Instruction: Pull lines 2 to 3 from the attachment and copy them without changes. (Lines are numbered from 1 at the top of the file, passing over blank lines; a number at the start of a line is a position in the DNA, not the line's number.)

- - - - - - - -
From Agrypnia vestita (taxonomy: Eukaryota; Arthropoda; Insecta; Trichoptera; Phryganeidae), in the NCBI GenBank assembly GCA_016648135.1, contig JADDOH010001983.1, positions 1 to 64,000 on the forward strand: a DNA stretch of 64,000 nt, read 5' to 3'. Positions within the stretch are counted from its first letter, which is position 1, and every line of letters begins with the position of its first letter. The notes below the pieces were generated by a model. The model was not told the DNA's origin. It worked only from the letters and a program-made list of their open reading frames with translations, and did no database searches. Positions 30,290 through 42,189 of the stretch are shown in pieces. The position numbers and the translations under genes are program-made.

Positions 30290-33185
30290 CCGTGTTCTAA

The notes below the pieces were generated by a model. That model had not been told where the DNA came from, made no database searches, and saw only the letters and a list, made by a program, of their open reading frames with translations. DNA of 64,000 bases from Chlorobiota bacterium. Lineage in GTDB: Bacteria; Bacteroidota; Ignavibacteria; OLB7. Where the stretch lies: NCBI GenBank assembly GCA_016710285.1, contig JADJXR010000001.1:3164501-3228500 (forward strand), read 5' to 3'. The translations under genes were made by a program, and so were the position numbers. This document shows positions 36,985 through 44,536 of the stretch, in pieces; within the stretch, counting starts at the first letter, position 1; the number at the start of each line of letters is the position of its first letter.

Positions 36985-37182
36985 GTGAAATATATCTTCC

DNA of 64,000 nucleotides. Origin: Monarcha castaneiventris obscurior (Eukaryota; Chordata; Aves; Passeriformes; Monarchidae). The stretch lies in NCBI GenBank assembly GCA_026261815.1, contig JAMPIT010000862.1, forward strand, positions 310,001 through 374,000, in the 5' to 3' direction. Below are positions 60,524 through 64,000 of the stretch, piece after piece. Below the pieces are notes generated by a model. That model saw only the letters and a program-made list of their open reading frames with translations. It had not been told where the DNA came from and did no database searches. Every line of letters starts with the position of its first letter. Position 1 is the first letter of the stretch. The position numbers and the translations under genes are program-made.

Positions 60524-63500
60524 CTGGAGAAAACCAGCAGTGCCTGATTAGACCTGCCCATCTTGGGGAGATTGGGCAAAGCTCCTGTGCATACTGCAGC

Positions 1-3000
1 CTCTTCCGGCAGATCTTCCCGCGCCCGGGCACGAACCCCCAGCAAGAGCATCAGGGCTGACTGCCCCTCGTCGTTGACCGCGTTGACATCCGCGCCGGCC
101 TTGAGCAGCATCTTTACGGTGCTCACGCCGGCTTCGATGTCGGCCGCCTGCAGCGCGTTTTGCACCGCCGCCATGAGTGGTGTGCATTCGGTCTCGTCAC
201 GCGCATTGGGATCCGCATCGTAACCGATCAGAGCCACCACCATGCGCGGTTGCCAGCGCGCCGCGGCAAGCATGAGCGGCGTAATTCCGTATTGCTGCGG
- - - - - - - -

Positions 30290-33185
30290 CCGTGTTCTAA